The Visit

December 8, 2008
by
3 mins read

by DICK KEREKES
My New Year’s resolution for 2009 is to see and review theater at different high schools in the North Florida as my schedule permits. I got a jump start on this last weekend when I attended the final performance of Friedrich Durrenmatt’s The Visit at Bartram Trail High School in St. Johns Florida.
Since I saw a musical version of The Visit in Washington D.C. last summer, I have been suggesting to community theatres in this area to take a look at the non-musical script. It is a story that is very poignant in today’s world in my opinion. I welcomed the opportunity to see The Visit.
The play is about money and the greed it breeds. It concerns an older wealthy woman, who has married several times to very wealth men and out lived them. Claire Zachanassian returns to her home town of Guellen, which is going bankrupt since all its factories have closed. She makes an offer to the mayor and the citizens, of a million pounds to the city and the same to be divided among the citizens. What do they have to do for this? Murder one of their citizens, an elderly storeowner, Alfred (well acted by Lance Stephens, who used excellent makeup to successfully age him and make him believable). Why? Alfred was Claire’s lover 45 years ago, and he falsely testified in a paternity case that caused her to leave the town and turn to prostitution. As Claire accumulated her massive fortune, she took revenge on the men who were involved and coming back home the final step in her vengeance.
The town’s people refuse her offer, at first, but with the lure of money dangled before them, they begin to buy things and charging them and soon everyone in town is very much in debit. What happens? I think I will let you guess the ending of this fascinating bit of fiction. There is an l964 movie, with Anthony Quinn, though difficult to find.
When the playwright wrote this play in l956, he intended it as a dark comedy and Bartram’s theatre director Ava Fixel certainly achieved this judging from reaction of the largely student audience on closing night. She used a minimalist surrealistic visual approach with interesting set pieces by Michael Fixel. Wooden 3×3 boxes are used as steps, and chairs, a large dark factory looms in the back ground just behind railroad tracks on which Claire arrives. Her private automobile is a rickshaw that is peddled on by her driver (Jake Devaney).
Haley Cooper, Ashley Pincket, and Morgan Weyer, were a Greek chorus, dressed in black. Later they doubled back as townspeople. Two of the men who testified falsely at the trial, Koby and Loby, were combined into one person who has been blinded and disabled by Clare’s vengeance. As played by Trey Lewek, he dressed and looked like a drugged out Michael Jackson. Daniel Perez played the schoolmaster, which was a major role as he tried to reason with the citizens to follow the moral path. Perez was very convincing while too falling under the spell of acquiring goods (like the yellow shoes everyone chooses to wear). While I liked the performance of Christopher Yeaple, as the Mayor, I felt he was a bit too eccentric in Act I, and more subdued and like a mayor concerned with his people in Act II.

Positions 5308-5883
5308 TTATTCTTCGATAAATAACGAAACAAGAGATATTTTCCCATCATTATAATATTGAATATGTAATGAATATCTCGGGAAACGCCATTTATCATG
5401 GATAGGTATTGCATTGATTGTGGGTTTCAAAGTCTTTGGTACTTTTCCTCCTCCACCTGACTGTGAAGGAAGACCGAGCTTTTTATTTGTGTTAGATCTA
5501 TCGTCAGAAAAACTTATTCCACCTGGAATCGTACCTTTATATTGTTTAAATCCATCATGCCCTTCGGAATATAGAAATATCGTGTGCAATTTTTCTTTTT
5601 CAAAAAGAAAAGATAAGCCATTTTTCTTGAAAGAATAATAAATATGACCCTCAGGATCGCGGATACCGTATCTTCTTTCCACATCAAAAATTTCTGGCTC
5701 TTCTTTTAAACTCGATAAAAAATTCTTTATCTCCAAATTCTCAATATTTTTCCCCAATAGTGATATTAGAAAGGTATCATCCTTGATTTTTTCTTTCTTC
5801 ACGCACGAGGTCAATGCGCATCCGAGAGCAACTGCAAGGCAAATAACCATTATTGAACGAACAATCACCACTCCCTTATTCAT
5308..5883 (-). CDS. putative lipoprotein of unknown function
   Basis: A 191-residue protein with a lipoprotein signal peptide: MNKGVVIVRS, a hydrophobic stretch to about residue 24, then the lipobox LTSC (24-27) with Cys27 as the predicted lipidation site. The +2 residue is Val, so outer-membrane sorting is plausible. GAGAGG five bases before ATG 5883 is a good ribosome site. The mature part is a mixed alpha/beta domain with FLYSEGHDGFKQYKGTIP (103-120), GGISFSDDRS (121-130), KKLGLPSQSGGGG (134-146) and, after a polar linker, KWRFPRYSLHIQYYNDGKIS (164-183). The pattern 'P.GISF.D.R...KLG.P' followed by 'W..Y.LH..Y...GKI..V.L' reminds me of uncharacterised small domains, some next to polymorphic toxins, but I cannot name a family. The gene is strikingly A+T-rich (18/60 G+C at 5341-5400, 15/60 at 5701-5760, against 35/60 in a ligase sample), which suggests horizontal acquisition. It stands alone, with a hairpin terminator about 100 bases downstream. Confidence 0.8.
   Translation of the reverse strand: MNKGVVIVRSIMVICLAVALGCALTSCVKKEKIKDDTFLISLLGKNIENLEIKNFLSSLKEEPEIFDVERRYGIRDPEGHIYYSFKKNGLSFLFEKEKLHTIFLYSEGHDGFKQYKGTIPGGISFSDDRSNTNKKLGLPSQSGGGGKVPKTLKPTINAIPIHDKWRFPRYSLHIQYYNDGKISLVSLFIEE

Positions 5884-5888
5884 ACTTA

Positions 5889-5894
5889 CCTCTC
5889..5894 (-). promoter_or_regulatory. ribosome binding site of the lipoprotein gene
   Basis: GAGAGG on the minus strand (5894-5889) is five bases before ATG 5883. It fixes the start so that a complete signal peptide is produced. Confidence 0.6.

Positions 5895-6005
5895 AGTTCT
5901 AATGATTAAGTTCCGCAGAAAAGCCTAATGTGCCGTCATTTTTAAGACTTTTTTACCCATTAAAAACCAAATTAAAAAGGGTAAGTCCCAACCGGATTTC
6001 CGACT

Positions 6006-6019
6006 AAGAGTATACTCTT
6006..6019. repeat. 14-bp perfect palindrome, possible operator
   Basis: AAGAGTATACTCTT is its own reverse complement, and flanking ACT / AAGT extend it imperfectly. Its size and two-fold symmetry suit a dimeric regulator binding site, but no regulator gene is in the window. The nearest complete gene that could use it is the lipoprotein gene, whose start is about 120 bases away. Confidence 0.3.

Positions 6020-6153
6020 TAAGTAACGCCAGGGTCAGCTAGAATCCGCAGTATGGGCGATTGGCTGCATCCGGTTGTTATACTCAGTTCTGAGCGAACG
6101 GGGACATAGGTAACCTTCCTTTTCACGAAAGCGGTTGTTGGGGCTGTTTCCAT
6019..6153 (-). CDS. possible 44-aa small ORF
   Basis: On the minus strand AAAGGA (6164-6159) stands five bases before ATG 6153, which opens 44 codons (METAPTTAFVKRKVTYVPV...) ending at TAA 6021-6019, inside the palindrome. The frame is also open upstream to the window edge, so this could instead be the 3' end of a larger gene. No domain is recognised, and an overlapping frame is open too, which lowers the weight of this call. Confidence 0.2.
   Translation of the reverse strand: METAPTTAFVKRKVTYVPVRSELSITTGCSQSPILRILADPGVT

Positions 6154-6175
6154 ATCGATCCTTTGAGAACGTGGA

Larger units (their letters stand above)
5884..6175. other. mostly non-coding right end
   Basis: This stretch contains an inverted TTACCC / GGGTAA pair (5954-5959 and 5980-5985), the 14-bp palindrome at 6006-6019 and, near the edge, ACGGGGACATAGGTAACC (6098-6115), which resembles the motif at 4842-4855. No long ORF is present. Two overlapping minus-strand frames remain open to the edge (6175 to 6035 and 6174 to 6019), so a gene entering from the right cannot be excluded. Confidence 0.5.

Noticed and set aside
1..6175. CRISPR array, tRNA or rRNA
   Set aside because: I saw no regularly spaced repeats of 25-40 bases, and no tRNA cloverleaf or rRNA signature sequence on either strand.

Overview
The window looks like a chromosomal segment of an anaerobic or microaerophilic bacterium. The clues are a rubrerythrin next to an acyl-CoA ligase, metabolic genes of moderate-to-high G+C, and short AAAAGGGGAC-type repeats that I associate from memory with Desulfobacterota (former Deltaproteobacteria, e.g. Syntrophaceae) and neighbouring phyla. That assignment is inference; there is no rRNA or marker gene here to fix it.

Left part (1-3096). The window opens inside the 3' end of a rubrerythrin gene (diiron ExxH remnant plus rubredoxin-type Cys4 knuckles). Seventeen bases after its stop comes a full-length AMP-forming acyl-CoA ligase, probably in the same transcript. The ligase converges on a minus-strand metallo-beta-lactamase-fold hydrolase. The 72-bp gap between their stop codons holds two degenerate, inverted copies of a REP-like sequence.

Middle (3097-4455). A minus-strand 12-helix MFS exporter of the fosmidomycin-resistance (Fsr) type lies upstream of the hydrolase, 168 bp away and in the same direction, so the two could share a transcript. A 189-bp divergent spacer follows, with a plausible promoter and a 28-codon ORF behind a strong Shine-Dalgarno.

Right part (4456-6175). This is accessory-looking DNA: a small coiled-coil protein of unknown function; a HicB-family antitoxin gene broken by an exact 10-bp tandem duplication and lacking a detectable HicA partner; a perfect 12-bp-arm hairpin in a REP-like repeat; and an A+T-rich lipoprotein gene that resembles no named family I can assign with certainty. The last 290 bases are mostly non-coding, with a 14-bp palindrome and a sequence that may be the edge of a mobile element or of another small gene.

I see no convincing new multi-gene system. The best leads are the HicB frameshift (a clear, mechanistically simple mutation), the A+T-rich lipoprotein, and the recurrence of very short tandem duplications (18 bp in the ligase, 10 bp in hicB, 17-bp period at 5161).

Bartram junior, Elizabeth Eads played the leading role of Claire Zachanassian. Rather than trying to age her to her 60 or 70, she is seen much as she would have looked when the incident occurred that caused her to leave town. With the exception, she now wears expensive clothing and changes outfits frequently and smokes cigars. In the story Claire has an artificial left leg but the audience had to imagine that. Miss Eads was very good and convincing as a woman who used her wealth to control others.
Costumer Aridai Rivera and cordinator Julian Fajardo did an excellent job with limited resources to give us a foreign look to the wardrobes of the large cast.
Also in this cast were Sarah Jordan (nun), Jamie Jones (Alfred’s wife), Dan Alexander (Boby, Claire’s assistant), Matthew Thompkins (several of the husbands), Randal Estevez (Bailiff), Carla Noriega (Station Master), Amanda Gomer (Alfred’s daughter) Luke Weidner (Alfred’s son) Rachel Perry (doctor), Christina Sill (Mayor’s wife), Cait May (Media Consultant) Alexis Gillis (Reporter) and Brandon Gillis (cameraman). Stage Manager-Jim Asp, Assistant Director -Melanie Johnson.
Bartram School hopes to take this production to the state completion in the spring. Also scheduled in April, is the musical South Pacific.
The members of ITS Troupe 6174, as the drama group is known, were certainly up to the challenge of this very difficult work. Thanks for a interesting and entertaining evening of theatre

Folio is your guide to entertainment and culture around and near Jacksonville, Florida. We cover events, concerts, restaurants, theatre, sports, art, happenings, and all things about living and visiting Jax. Folio serves more than two million readers across Jacksonville and Northeast Florida, including St. Augustine, The Beaches, and Fernandina.

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